U.S. citizens who live abroad should avoid all international travel. Many countries are experiencing COVID-19 outbreaks and implementing travel restrictions and mandatory quarantines, closing borders, and prohibiting non-citizens from entry with little advance notice. Airlines have cancelled many international flights and several cruise operators have suspended operations or cancelled trips. If you choose to travel internationally, your travel plans may be severely disrupted, and you may be forced to remain outside of the United States for an indefinite timeframe. For further information: COVID-19 Traveler Information
On March 14, the Department of State authorized the departure of U.S. personnel and family members from any diplomatic or consular post in the world who have determined they are at higher risk of a poor outcome if exposed to COVID-19 or who have requested departure based on a commensurate justification. These departures may limit the ability of U.S. Embassies and consulates to provide services to U.S. citizens.
If you decide to travel abroad or are already outside the United States:
- Consider returning to your country of residence immediately using whatever commercial means are available.
- Have a travel plan that does not rely on the U.S. Government for assistance.
- Review and follow the CDC’s guidelines for the prevention of coronavirus.
- Check with your airline, cruise lines, or travel operators regarding any updated information about your travel plans and/or restrictions.
NIGER INCIDENT MAPPING
No incidents reported during this period.
Niger lost $120 minimum in arms deals over three years – Gov’t audit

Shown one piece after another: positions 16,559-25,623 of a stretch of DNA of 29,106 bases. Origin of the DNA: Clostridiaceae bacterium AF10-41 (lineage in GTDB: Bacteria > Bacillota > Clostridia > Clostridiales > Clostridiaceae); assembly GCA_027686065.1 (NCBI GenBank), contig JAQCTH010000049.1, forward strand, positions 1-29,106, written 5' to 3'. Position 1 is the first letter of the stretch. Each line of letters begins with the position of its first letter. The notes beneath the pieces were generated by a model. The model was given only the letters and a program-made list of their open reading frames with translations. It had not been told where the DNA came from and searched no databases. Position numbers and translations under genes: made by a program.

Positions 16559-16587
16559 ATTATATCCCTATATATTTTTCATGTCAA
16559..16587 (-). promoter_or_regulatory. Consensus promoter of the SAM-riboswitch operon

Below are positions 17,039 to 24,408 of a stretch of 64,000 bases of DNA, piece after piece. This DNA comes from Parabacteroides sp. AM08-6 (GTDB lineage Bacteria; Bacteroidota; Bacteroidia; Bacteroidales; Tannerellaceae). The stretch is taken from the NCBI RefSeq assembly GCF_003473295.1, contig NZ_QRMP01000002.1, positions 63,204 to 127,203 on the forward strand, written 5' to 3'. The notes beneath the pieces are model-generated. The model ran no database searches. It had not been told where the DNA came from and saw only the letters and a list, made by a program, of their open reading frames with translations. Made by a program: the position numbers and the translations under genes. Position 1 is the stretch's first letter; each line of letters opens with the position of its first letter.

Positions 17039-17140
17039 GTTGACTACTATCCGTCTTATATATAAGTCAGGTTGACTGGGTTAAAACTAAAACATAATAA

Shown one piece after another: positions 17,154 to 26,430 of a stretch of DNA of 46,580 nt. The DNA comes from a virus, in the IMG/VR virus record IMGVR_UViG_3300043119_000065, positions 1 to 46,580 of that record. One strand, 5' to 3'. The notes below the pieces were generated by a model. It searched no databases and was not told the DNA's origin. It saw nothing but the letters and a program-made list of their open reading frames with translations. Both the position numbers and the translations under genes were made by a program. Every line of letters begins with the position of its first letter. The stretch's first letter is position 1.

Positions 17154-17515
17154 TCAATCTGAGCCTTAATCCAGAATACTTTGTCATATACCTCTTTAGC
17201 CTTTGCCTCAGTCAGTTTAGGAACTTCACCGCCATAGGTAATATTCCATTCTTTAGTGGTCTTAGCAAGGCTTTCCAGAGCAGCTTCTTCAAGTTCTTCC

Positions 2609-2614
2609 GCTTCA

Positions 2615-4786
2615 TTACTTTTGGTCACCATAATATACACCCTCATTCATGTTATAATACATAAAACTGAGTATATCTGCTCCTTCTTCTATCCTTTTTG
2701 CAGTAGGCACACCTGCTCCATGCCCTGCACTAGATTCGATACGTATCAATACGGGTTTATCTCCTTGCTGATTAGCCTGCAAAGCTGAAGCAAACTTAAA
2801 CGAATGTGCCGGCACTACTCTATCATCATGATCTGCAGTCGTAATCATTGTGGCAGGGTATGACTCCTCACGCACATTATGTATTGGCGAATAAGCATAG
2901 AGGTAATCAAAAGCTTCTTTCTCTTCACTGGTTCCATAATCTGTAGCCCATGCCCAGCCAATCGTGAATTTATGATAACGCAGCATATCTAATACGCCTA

Almost 40% of the $312 million Niger spent on defence procurement contracts over the last three years was lost through inflated costs or materiel that was not delivered, according to a government audit of military contracts seen by Reuters. The deals for military vehicles, ammunition and attack helicopters were mainly signed with local contractors who then sourced from firms abroad, including Ukraine, France, Russia and China.
Niger, an ally for France and the United States in the fight against Islamic State and al Qaeda-linked extremists in the Sahel, is one of the world’s poorest countries but has ramped up military spending in the last few years.
Hundreds of Nigerien troops have been killed in fighting and soldiers frequently complain about conditions on the frontline. The audit was handed to Niger’s top prosecutor in April, who said at the time those involved would be held accountable. The government spokesman referred Reuters to the prosecutor for comment. The audit, which reviewed 177 contracts struck between 2017 and 2019, concluded the state had lost a total of 71.8 billion CFA ($120 million) from a total spending of 185.9 billion CFA. “The suppliers unanimously recognised the accusations that were made against them,” the report said, adding that public officials who were in charge of the procedures were also to be blamed. The report found numerous cases of unfair and fictitious competition. In one case, three companies belonging to the same supplier competed against each other for the same contract. “By giving the illusion of competition, the supplier imposed the price by disqualifying the fake competitors that he had chosen himself,” it said. A provisional report, completed in February, found that a total of 76.1 billion CFA had been lost. However, this final report includes further evidence and the cross-questioning of suppliers, who provided further explanations on the contracts. Niger is one of the poorest countries in the world with a GDP of around $9 billion, according to the World Bank.
Niger adopts new wire-tapping legislation on curbing ‘terrorism’